Ted Sider has famously argued that existence, in the unrestricted sense of ontology, cannot be vague, as long as vagueness is modeled by means of precisifications. The first section of Chapter 9 exposes some controversial assumptions underlying Sider’s alleged reductio of vague existence. The upshot of the discussion is that, although existence cannot be vague, it can be super-vague, i.e. higher-order vague, for all orders. The second section develops and defends a novel framework, dubbed negative supervaluationary semantics, which makes room (...) for the possibility of super-vague existence. (shrink)
Philosophers distinguish between having a property essentially and having it accidentally. The way the distinction has been drawn suggests that it is modal in character, and so that it can be captured in terms of necessity, or cognate notions. The present chapter takes the suggestion at face value by considering a number of modal characterizations of the essential/accidental distinction that have been articulated and discussed since the early 20th century, as well as some of the challenges that they face.
The threat of ontological deflationism (the view that disagreement about what there is can be non‐substantive) is averted by appealing to realism about fundamental structure—or so tells us Ted Sider. In this paper, the notion of structural indeterminacy is introduced as a particular case of metaphysical indeterminacy; then it is argued that structural indeterminacy is not only compatible with a metaphysics of fundamental structure, but it can even safeguard it from a crucial objection; finally, it is shown that, if there (...) are instances of structural indeterminacy, a hitherto unacknowledged variety of ontological deflationism will arise. Unless structure is shown to be determinate, ontological deflationism remains a live option. Furthermore, I will consider whether structural indeterminacy could be challenged by adopting a naturalistic epistemology of structure; the question is answered in the negative on the basis of a formal result concerning theory choice. Finally, I submit a new way of articulating the epistemology of structure, which hinges on the very possibility of structural indeterminacy. (shrink)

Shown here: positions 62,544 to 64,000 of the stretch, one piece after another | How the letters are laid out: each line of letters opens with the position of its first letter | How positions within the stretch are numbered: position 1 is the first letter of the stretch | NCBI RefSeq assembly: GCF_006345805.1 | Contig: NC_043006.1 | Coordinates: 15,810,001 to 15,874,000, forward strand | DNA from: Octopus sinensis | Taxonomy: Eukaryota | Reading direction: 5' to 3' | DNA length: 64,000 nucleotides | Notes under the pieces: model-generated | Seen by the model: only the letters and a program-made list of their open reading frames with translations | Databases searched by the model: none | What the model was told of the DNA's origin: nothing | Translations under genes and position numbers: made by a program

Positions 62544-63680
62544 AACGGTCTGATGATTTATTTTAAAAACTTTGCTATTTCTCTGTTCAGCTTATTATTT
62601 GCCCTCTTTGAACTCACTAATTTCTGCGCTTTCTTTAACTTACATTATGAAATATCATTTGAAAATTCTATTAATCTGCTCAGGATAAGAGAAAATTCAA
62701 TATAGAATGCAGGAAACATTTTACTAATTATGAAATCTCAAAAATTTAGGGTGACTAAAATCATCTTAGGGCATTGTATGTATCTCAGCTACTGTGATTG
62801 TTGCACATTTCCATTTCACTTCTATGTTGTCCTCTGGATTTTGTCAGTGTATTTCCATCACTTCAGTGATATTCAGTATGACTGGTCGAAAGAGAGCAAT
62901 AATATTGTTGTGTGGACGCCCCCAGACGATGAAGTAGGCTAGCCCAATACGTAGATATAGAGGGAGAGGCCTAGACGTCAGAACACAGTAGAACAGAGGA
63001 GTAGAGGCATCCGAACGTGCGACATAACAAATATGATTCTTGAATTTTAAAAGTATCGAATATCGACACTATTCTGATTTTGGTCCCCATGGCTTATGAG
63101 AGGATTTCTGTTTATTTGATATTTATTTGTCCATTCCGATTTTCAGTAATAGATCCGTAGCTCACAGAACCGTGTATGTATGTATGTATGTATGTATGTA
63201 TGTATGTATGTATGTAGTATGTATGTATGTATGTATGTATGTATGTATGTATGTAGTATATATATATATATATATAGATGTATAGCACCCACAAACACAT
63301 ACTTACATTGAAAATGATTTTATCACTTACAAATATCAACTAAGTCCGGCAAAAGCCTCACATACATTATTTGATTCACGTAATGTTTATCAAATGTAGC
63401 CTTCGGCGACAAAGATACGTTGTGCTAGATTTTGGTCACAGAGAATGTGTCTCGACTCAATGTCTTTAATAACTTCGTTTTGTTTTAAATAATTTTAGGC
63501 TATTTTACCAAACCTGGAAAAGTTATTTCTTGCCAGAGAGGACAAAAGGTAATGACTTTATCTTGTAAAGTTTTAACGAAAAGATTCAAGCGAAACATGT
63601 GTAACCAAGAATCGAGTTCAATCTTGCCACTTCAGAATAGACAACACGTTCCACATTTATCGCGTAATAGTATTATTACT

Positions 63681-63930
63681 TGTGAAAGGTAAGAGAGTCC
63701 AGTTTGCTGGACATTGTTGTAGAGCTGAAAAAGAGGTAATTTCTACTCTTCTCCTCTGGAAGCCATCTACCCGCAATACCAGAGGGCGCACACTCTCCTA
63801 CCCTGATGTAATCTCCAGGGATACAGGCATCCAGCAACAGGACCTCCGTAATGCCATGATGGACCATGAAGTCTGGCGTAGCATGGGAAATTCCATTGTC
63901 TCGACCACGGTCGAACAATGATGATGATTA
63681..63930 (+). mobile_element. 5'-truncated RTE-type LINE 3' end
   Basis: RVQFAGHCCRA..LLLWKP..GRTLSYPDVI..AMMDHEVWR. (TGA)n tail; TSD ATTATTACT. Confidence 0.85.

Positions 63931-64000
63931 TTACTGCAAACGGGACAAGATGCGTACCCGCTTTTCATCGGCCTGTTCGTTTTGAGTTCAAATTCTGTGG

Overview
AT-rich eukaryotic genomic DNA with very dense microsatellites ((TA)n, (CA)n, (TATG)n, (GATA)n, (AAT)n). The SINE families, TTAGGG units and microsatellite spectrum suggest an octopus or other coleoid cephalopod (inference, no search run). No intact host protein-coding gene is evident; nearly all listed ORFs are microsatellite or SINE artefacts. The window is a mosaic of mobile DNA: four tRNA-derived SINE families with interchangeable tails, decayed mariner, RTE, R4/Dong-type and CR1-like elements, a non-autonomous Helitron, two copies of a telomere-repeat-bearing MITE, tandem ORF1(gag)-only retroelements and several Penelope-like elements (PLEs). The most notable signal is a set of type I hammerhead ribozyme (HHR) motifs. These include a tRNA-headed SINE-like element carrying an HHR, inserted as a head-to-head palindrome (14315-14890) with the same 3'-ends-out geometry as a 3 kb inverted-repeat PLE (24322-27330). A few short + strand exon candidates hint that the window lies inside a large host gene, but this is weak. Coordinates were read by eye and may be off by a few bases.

On one influential view, metaphysical fundamentality can be understood in terms of joint‐carving. Ted Sider has recently argued that (i) some first order quantifier is joint‐carving, and (ii) modal notions are not joint‐carving. After vindicating the theoretical indispensability of quantification against recent criticism, I will defend a logical result due to Arnold Koslow which implies that (i) and (ii) are incompatible. I will therefore consider an alternative understanding of Sider's metaphysics to the effect that (i) some first order quantifier is (...) joint‐carving, and (iii) intensional notions are not joint‐carving. Another result due to Koslow entails that (i) and (iii) are also incompatible. I will argue that this second result is inconclusive. Nevertheless, (iii) is incompatible with another tenet of Sider's metaphysics, namely that (iv) ‘being joint‐carving’ is itself joint‐carving. In order to resolve the inconsistency, I will tentatively argue that condition (iv) should be renounced. (shrink)